How to Load a Boat on a Trailer (Retrieving Your Boat)
You and your crew had a day of fun and adventure on the water, you’re nearing the dock, and it’s time to load your boat back onto its trailer. Also known as “retrieving the boat” in nautical jargon, loading a boat on its trailer can be smooth and easy.
Here are 10 basic steps for loading a boat on a trailer:
- Drop the tow vehicle driver and passengers off at the dock.
- Ensure you’re out of the way of the launch area while you wait for your tow—if available, park at a nearby courtesy dock.
- The trailer should be backed down the launch ramp until its wheels or fenders are submerged to a similar water level as when you launched your boat.
- Be mindful of wind and current as you position your boat to load on the trailer.
- Use just enough power to control the boat. Slow is pro, and you’ll have more time to react.
- Aim the bow of the boat to the trailer winch stop.
- If the ramp is shallow, trim your outboard or sterndrive up so the prop (propeller) doesn’t hit the bottom.
- If your trailer is positioned at the correct depth, your boat should glide onto the trailer—use a little throttle to push the boat up further if needed.
- The tow vehicle driver should put the vehicle in park using the parking brake, and get out to secure the trailer winch and the safety chain.
- Once you pull out of the ramp, use a staging area off of the water to unload your gear, attach the transom straps and trailer lights, and prepare to hit the road.
Be sure to consult our other launching and towing guides to ensure you’re best equipped for your experience heading to and from the launch ramp:
Now, let’s walk through some of these steps in a little more detail…
Dropping off your driver and passengers
Approach the dock to drop the vehicle driver and passengers off. If there’s a courtesy dock or dock away from the launch area, it’s okay to tie up while you wait for the trailer. If not, move the boat away from the ramp area and wait for the trailer to be backed down.
Backing up the boat trailer down the ramp
The driver who gets the tow vehicle should get in line – if there is a line – to take a turn in backing down the ramp to retrieve the boat.
If you and your crew remembered to observe the water level relative to your trailer wheels or fenders when you launched, back the trailer in to that same depth.
The driver can now put the vehicle in park and set the parking brake, and get out to help load the boat.
Loading and positioning your boat back on its trailer
Simultaneously, the boat driver should pay attention and be in position to approach the ramp when the trailer is in the water.
Once you’re ready to load, you’ll want to be mindful of wind and current that could push you off course as you approach the trailer, and plan ahead by starting a little upwind, for example.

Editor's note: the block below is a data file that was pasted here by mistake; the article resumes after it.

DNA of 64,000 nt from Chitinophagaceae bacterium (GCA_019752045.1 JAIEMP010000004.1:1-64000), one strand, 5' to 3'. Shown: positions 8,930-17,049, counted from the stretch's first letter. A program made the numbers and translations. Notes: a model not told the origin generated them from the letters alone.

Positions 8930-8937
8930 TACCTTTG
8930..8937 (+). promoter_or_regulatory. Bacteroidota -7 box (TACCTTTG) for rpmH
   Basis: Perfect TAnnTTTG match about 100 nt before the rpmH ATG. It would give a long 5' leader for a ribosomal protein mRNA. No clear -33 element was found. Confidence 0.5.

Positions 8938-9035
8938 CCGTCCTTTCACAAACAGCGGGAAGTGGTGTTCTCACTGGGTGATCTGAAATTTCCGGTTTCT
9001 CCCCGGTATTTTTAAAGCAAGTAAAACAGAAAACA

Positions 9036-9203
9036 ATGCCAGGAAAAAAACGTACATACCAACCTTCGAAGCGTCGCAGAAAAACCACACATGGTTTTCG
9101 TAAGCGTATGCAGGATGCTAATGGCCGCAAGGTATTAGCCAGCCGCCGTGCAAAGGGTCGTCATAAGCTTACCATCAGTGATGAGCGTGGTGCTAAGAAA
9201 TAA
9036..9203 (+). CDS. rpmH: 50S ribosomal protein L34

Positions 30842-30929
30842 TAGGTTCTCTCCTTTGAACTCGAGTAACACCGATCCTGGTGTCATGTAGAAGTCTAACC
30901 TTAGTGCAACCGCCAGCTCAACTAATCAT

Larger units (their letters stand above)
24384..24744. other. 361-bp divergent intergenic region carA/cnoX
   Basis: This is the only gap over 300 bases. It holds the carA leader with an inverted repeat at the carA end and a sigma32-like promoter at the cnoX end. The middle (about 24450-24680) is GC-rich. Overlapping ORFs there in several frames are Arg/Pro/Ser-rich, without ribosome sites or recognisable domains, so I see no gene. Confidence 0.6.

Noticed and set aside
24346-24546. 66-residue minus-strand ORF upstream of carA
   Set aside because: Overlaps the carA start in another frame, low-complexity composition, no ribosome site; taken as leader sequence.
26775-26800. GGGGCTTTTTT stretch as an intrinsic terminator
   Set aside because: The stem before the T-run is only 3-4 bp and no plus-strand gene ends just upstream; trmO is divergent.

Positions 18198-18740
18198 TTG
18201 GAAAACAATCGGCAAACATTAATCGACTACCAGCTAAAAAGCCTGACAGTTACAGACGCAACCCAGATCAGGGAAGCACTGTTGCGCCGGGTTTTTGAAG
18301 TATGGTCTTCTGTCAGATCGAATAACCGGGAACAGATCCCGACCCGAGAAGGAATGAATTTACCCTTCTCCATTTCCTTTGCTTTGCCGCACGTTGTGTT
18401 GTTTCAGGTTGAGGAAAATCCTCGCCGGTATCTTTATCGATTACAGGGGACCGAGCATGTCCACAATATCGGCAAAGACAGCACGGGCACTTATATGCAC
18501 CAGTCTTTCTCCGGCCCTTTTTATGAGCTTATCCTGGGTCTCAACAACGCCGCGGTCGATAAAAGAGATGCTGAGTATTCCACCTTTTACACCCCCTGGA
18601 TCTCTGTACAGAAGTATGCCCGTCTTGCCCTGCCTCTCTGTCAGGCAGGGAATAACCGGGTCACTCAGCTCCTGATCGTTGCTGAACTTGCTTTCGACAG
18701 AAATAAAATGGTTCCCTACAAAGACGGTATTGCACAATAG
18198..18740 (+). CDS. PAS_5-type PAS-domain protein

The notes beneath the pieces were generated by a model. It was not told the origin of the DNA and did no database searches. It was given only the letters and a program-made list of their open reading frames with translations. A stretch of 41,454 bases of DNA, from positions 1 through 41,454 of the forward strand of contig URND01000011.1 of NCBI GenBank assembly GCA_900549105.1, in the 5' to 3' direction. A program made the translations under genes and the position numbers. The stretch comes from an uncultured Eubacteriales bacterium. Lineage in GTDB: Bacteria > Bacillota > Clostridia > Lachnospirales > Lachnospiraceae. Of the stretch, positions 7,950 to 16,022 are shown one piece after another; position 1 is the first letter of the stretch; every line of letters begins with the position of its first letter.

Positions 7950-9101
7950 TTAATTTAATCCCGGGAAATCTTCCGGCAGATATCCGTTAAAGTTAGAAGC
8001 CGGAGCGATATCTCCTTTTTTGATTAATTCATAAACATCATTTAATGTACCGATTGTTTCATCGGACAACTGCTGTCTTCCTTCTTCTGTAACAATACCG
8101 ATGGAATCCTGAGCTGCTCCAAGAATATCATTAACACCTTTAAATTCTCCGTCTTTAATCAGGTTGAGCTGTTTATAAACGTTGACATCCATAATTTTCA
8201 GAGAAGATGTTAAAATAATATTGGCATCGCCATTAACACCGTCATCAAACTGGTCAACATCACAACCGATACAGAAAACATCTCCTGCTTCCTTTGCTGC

- Use just enough power to control the boat. A slower speed gives you more time to react and keep the boat on course.
- Aim the bow at the trailer winch stop. Most boat trailers will self-align as the boat glides onto the trailer.
- If the ramp is shallow you may need to trim your outboard motor or sterndrive up a bit so the prop doesn’t hit bottom.
- If you have your trailer at the correct depth, the boat should glide onto the trailer right to the winch stop, or close to it.
- Use a little throttle to push the boat up to the stop, or have your helper attach the winch strap to the bow eye and use the winch to pull the boat up the watercraft stop.
If the boat ends up a little crooked on the trailer, back down the ramp just a little to allow the boat to float and center itself.
Pro Tip: Do not “power load” your boat—using excessive engine thrust to drive the boat up onto the trailer will damage the ramp by washing away the lake bottom. Better to back your trailer in a little deeper in the water.
Preparing to hit the road
Once the boat is positioned properly on the trailer, secure the winch at the bow and secure the safety chain. The boat driver can stay in the boat while the vehicle driver pulls up the ramp.
Drive to the staging area, or away from traffic, to unload coolers and gear from the boat, secure transom straps and trailer lights, and get ready to hit the road.
Clean, drain, and dry to remove any aquatic invasive species
Before driving away, it’s important—and in most places, the law—to remove weeds from the boat and trailer and to drain the bilge, live wells, and bait wells before driving away from the ramp. This prevents the spread of invasive species like milfoil and zebra mussels. There may be signage at the ramp with guidance for this procedure or check with your state DNR for local regulations.
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Charles Plueddeman is a self-employed writer and photographer based in Wisconsin. A staff editor and contributor to Boating Magazine since 1986, he is the author of its “Off My Dock” column. In the marine realm he specializes in engine technology and trailerable boats. His editorial work has appeared in many national publications, including Popular Mechanics, Men’s Journal, Playboy, Popular Science, Cycle World, and Harley-Davidson Enthuisast.